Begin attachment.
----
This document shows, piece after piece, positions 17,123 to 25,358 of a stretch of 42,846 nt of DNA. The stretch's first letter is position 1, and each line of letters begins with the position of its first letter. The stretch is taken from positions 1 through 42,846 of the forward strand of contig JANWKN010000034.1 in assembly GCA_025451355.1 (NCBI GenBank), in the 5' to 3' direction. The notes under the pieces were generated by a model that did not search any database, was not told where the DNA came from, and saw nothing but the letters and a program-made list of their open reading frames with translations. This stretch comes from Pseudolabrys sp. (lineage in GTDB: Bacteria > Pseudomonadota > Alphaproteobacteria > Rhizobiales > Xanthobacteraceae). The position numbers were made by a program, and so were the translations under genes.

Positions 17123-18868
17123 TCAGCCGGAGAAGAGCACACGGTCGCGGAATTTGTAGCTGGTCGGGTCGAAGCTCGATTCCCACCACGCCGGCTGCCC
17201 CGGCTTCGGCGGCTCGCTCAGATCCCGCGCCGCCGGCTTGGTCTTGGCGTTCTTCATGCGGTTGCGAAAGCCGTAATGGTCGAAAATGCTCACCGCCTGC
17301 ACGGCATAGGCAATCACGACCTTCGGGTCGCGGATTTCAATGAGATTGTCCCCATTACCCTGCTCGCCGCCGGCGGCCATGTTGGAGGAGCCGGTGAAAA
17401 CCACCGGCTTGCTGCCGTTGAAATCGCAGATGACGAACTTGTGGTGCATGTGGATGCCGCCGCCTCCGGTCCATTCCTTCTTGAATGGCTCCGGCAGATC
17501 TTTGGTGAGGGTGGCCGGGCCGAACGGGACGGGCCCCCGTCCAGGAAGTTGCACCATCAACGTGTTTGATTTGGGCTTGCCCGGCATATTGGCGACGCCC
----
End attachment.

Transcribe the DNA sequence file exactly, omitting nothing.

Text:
This document shows, piece after piece, positions 17,123 to 25,358 of a stretch of 42,846 nt of DNA. The stretch's first letter is position 1, and each line of letters begins with the position of its first letter. The stretch is taken from positions 1 through 42,846 of the forward strand of contig JANWKN010000034.1 in assembly GCA_025451355.1 (NCBI GenBank), in the 5' to 3' direction. The notes under the pieces were generated by a model that did not search any database, was not told where the DNA came from, and saw nothing but the letters and a program-made list of their open reading frames with translations. This stretch comes from Pseudolabrys sp. (lineage in GTDB: Bacteria > Pseudomonadota > Alphaproteobacteria > Rhizobiales > Xanthobacteraceae). The position numbers were made by a program, and so were the translations under genes.

Positions 17123-18868
17123 TCAGCCGGAGAAGAGCACACGGTCGCGGAATTTGTAGCTGGTCGGGTCGAAGCTCGATTCCCACCACGCCGGCTGCCC
17201 CGGCTTCGGCGGCTCGCTCAGATCCCGCGCCGCCGGCTTGGTCTTGGCGTTCTTCATGCGGTTGCGAAAGCCGTAATGGTCGAAAATGCTCACCGCCTGC
17301 ACGGCATAGGCAATCACGACCTTCGGGTCGCGGATTTCAATGAGATTGTCCCCATTACCCTGCTCGCCGCCGGCGGCCATGTTGGAGGAGCCGGTGAAAA
17401 CCACCGGCTTGCTGCCGTTGAAATCGCAGATGACGAACTTGTGGTGCATGTGGATGCCGCCGCCTCCGGTCCATTCCTTCTTGAATGGCTCCGGCAGATC
17501 TTTGGTGAGGGTGGCCGGGCCGAACGGGACGGGCCCCCGTCCAGGAAGTTGCACCATCAACGTGTTTGATTTGGGCTTGCCCGGCATATTGGCGACGCCC